Why Connecticut Is Winning the Vaccination Rollout
Here’s what it’s doing right, so far
The vaccine rollout in the United States is progressing — albeit not as quickly as anyone would like. But there isn’t a single “vaccine rollout” — instead responsibility for distributing the vaccines has been delegated to states, and some states are getting shots into arms faster than others. Connecticut is one of those states.
Connecticut was one of the first states in the U.S. to get over 2% of the population vaccinated with the first dose of a Covid-19 vaccine. It’s also ranked #1 in vaccine distribution in nursing homes, according to local news outlets. As of Wednesday, the state has administered 93,056 doses, according to Bloomberg, which means it has used 62.1% of its shots so far — a notably high percentage compared to other states. New York is at 33.5% of shots used and Massachusetts is at 37.8%. Both are much larger states than Connecticut, but experts say the state has valuable lessons to share.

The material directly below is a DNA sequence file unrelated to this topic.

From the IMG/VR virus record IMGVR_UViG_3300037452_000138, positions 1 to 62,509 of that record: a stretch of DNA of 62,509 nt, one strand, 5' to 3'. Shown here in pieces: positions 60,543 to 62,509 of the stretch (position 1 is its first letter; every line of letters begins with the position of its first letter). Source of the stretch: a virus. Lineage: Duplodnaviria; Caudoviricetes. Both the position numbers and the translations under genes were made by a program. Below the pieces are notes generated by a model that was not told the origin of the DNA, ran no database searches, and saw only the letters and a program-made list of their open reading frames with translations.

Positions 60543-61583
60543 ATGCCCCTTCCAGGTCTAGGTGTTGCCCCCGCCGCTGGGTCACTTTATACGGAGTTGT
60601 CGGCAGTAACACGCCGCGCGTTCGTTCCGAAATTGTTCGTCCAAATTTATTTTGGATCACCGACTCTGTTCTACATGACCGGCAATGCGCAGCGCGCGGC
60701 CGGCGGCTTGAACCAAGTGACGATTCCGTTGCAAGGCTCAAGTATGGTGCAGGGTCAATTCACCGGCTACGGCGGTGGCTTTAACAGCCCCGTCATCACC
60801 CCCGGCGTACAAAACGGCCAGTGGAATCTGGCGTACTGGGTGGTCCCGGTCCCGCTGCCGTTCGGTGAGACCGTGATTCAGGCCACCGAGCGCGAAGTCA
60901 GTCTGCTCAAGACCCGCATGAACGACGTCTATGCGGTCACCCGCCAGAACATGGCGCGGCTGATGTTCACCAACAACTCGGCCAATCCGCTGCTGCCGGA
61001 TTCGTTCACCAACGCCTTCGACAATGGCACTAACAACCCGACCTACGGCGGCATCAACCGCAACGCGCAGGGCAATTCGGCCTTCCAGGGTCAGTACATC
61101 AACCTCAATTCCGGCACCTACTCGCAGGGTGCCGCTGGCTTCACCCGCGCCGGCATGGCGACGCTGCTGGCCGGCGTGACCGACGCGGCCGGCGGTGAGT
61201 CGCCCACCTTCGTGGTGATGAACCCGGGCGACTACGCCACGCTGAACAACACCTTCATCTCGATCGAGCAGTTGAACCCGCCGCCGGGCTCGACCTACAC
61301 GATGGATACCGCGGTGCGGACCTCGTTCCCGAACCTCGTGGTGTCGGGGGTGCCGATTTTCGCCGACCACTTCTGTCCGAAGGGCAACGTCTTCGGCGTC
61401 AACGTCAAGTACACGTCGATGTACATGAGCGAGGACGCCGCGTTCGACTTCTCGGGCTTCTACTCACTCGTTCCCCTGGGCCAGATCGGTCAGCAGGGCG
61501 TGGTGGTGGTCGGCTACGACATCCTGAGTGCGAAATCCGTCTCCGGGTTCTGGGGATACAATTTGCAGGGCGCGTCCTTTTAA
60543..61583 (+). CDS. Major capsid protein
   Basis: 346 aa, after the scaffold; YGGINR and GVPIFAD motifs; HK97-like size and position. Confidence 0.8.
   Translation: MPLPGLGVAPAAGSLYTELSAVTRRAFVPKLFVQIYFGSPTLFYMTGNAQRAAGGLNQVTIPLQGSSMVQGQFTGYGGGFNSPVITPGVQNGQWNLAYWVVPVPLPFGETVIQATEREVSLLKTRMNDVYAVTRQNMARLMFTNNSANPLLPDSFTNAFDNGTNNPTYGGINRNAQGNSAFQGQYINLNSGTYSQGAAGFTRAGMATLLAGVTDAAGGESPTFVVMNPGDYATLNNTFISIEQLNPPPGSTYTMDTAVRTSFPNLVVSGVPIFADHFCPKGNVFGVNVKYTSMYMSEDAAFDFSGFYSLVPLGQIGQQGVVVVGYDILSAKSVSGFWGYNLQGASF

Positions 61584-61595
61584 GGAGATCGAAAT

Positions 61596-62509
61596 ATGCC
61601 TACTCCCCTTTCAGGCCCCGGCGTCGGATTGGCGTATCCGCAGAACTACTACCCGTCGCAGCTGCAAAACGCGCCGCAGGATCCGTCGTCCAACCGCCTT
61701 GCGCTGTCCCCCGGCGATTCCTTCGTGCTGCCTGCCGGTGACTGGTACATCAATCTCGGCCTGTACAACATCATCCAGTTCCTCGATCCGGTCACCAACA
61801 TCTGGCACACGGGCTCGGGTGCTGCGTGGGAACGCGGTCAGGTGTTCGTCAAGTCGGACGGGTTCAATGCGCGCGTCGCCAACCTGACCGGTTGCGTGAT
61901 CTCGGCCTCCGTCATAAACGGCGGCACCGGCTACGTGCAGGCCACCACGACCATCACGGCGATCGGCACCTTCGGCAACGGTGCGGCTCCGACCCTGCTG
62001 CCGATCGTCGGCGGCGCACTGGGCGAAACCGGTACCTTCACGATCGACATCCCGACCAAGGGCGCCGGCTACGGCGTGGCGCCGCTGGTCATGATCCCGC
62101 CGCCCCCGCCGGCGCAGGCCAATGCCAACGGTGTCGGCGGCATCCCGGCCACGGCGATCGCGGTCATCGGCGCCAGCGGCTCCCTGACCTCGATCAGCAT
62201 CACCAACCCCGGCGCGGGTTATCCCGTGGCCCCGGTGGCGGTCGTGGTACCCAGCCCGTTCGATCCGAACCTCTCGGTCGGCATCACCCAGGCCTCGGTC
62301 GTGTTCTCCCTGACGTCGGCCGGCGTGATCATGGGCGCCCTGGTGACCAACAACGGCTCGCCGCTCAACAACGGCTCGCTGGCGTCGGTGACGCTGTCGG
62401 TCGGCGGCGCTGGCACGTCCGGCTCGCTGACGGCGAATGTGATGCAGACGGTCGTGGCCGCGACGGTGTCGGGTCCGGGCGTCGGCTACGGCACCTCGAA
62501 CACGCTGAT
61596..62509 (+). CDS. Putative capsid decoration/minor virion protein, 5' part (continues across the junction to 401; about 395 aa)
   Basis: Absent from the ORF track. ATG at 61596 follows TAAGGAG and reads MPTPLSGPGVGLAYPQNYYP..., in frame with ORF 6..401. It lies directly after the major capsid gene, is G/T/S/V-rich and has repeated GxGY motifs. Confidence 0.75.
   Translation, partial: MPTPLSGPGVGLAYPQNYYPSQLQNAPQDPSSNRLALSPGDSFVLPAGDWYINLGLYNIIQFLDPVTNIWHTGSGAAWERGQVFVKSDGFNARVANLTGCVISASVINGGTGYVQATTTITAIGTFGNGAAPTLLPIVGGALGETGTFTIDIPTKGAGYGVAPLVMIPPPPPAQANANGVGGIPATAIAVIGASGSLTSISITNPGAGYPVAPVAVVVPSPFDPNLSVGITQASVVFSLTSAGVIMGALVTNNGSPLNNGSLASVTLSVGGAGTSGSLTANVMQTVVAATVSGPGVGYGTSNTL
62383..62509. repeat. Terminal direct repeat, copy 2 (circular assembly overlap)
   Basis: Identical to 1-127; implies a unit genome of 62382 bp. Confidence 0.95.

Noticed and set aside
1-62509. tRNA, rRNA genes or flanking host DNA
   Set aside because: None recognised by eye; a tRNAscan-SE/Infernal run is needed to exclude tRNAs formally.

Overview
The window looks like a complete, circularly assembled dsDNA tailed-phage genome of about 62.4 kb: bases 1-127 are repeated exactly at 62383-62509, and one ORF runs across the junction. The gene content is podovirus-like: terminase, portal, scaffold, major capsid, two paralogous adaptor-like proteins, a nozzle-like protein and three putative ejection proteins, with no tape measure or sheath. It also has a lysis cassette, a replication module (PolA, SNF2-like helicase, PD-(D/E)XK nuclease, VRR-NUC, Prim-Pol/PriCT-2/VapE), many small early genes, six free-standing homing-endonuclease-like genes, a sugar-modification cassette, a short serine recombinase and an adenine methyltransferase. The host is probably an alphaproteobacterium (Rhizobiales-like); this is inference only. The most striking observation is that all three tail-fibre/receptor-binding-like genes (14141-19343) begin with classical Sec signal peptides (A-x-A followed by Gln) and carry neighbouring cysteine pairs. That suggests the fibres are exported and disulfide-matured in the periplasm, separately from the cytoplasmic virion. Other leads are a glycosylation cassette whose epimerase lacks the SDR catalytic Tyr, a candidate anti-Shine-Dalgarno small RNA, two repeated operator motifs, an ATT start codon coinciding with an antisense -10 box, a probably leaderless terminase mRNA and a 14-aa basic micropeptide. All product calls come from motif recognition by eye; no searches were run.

Connecticut Gov. Ned Lamont said in a press briefing on Monday that the state is on track to complete the first doses for all nursing home residents and staff who are willing to take the vaccine by the end of this week. Assisted-living facilities will begin to be vaccinated this week as well. Frontline hospital workers and those working in nursing homes are expected to receive both vaccine doses by the end of the month. The state is now meeting to discuss who will be next in line.
So what is Connecticut doing right?
The state brought in a veteran of the management consultancy McKinsey, Benjamin Bechtolsheim, to help implement its vaccination plan. Bechtolsheim is now the director of Covid-19 Vaccination Program at the Connecticut Department of Public Health and is tasked with working across state agencies and with health care providers and community organizations to ensure that everyone in the state will have access to a Covid-19 vaccine.
Perhaps one of the most important factors is that the state’s plan allows for some flexibility in who qualifies for a vaccine, prioritizing getting shots into arms over strictly following a preset roadmap for how vaccines will be distributed.